Judge my mum on merit
2008-08-07 21:01:15This article has been read 711 times.Abdella Alhassan, 26, NPP youth activist, law student and son of Hajia Alima Mahama, says his mother remains unfazed by the negative propaganda that has erupted since she was touted by sections of the media as most likely to complete the NPP Presidential ticket.
Rather, she continues to draw strength from the comments to better aspects of her persona whiles delivering confidently on the mandate President J A Kufuor has given her in his government.
"She is a strong woman who has worked very, very hard to get to where she is now. If Nana Akufo-Addo nominates her, with the blessings of the party, as his running mate, she would have gotten there on merit. But, we must also recognise that it would be a strong boost for many young women and girls with aspirations.”
The young man believes her mother's story represents the kind of confidence Nana Akufo-Addo wants Ghanaians to have by believing in themselves. It is a story of how a girl from a very traditional, Muslim background can work hard to realise her God-given talents.
"It has not been easy. But, she is a fighter and I'm glad she is my mother. She is my greatest inspiration, always challenging me to go the extra mile to achieve my goals," he told The Statesman in an exclusive interview yesterday.
Mr Alhassan sees his mother as having the necessary qualifications for the job. "She is a true blue NPP child. My grandfather was the first MP for Nalerigu, under the Northern People’s Party, moving after the merger to represent the United Party, led by Dr Busia. She has the academic background; has for years done actual grassroots work with the people in fighting poverty and negative prejudices that affect development. It would be ironic if today she becomes a victim of that same stereotype she has devoted her life to fighting," he said.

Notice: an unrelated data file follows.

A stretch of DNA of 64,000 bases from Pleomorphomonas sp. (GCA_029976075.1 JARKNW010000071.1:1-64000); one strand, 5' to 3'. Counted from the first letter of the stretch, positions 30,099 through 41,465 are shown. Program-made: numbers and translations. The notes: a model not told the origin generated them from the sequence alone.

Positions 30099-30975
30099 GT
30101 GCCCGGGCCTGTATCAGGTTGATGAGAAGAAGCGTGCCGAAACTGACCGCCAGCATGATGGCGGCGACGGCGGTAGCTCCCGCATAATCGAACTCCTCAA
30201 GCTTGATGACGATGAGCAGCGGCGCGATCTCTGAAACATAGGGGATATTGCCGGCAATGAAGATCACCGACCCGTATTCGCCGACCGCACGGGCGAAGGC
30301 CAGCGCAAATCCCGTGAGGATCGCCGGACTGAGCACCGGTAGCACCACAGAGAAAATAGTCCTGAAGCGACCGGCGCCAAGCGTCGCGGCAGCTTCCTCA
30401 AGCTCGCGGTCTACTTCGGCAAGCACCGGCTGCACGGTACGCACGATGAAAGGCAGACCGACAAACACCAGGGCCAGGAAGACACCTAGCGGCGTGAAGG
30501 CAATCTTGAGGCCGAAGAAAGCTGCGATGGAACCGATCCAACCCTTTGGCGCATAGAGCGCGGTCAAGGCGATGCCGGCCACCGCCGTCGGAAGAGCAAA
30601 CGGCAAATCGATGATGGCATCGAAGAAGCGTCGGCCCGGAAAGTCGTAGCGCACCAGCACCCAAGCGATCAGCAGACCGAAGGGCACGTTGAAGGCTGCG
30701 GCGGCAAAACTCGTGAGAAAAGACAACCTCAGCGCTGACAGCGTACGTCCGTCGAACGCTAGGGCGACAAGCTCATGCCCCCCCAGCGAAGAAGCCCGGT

He told The Statesman that while he understood that many people are afraid of change, opponents of Hajia Alima’s candidature should give her a fair hearing based on what she has achieved in her long journey which began in Walewale 51 years ago to the holder of a double Masters degree, several Post Graduate Studies and Fellowships, a Barrister at Law and a member of the almost eight year old Kufuor administration.
Mr Alhassan, who turns 27 in September, has just completed his LLB at the University of Ghana and is set to enter the Ghana Law School in October, following in his mother’s foot steps. His mother was called to the Bar in 1982.
The articulate young man cautions his party and those hoping to be nominated and their supporters against seeing the choice of a running mate as "a contest to be won by all means. It is not a race. It is not by election but by nomination. I believe the lobbying has been sometimes too intense. However, we should forever remain mindful of the ultimate need to preserve the integrity and cohesion of the party. The whole country is watching."
He continued, "This is a woman who although failed in her bid to win the Nalerigu seat in a predominantly NDC area in the 2000 elections, bounced back in 2004 to capture the seat for NPP. In fact, she even got more votes than the Presidential candidate in 2004."
Our investigations have revealed that she was first approached to run for the seat by Candidate Kufuor in 1996, but then she did not feel ready enough to take up the challenge.
She decided then to concentrate on her many charity work, including being Director of Maalizaali, an NGO focusing on capacity building of local government institutions and partners, gender analysis, planning and training as well as Women Human Rights education for work-based ladies associations in the three northern regions.